The Plan, Part 2 

Yesterday I asked: "Do the Giants have a plan, is it good, and are they sticking to it?"

I forgot to answer the middle part. Remember, my working theory is that the team has made younger, healthier pitching the most immediate priority, and until the farm system starts producing hitters, most of the offense will come from without.

By the way, I've fashioned a 27-man roster of those most likely to travel north on opening day. Average age of pitchers: 28.1 years. Average age of position players: 33.2 years. Obviously those numbers will change a bit depending on which two players don't make the squad. (I'll discuss those pending roster decisions in a later post.)

Asking the middle question -- is the plan good? -- begs a further question: Compared to what? (Sock it to me!)

If you've got good scouts, no one except George Steinbrenner would argue that homegrown talent is much preferable. To paraphrase Crash Davis, spending tons of money on mercenary free agents without developing a farm system isn't just boring, it's fascist.

So good on the Giants at least for trying to home-school half the population. As a foil to the Giants' approach, take Arizona. (Please.) The Diamondbacks decided to farm-raise hitters first and foremost, and with excellent scouting, they're poised to have a homegrown murderer's row into the next decade. With luck and health, we'll be watching Noah Lowry, Matt Cain, Jonathan Sanchez and Tim Lincecum versus Carlos Quentin, Steven Drew, Conor Jackson, and Chris Young for years to come.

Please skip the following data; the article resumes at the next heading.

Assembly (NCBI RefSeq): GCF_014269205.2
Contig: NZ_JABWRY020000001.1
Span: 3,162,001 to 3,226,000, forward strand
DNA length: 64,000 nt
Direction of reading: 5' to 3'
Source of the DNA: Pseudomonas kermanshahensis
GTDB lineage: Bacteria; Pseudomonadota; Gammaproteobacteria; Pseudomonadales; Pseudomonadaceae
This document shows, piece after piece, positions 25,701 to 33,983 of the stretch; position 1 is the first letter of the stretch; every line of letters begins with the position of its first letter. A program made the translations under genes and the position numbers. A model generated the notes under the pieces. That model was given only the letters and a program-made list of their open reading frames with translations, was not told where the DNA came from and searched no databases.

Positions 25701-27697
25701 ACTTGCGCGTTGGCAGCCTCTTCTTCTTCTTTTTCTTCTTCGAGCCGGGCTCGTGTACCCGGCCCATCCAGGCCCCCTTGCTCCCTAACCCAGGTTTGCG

If you believe that 90% of the game is pitching and defense -- and I hope you don't, because it isn't -- the Giants have the advantage because they emphasize pitching.

Health-wise, however, pitchers are far more fragile. If you've never heard of TINSTAAPP, please familiarize yourself. In that regard, prioritizing pitchers is fraught with more peril.

Ah, but if it works, the cash benefits are greater. I may be wrong because I don't have numbers in front of me, but my spidey-sense tells me good pitching is far more valuable (read: expensive) than good hitting. Ted Lilly, Gil Meche, Jason frickin' Marquis. And that's not even good pitching. Sure, pitching, hitting, fielding: if it's part of professional baseball these days, it's expensive. But rolling your own pitching and using the cost savings to buy hitters might be, might be, the better way to go if you can keep the pitchers healthy and -- oh yeah -- they're also good. I'm willing to consider counterpoints, though.

Fer crissakes, enough dithering: Is the Giants' plan good or what?

I beg you, a fine deliberation with one's estimable malo-self cannot be rushed. If you believe pitching is the most valuable part of the game, yes. If you think it's better to invest scouting and development resources in position players more likely to have elbow ligaments at the age of 30, then no.

As a Lefty Malo, I love nothing more than young pitchers figuring out their craft. I also love low-scoring games. Aesthetically, the Giants plan is good. Yes. If those low-scoring games tend to finish 3 to 1 or 2 to zero in favor of the non-Giants, maybe not so much.

Of course, the best plan is to do whatever it takes to get into the playoffs as much as possible and win a ring. Which is why from 1997 until 2003, no one questioned the Giants much.


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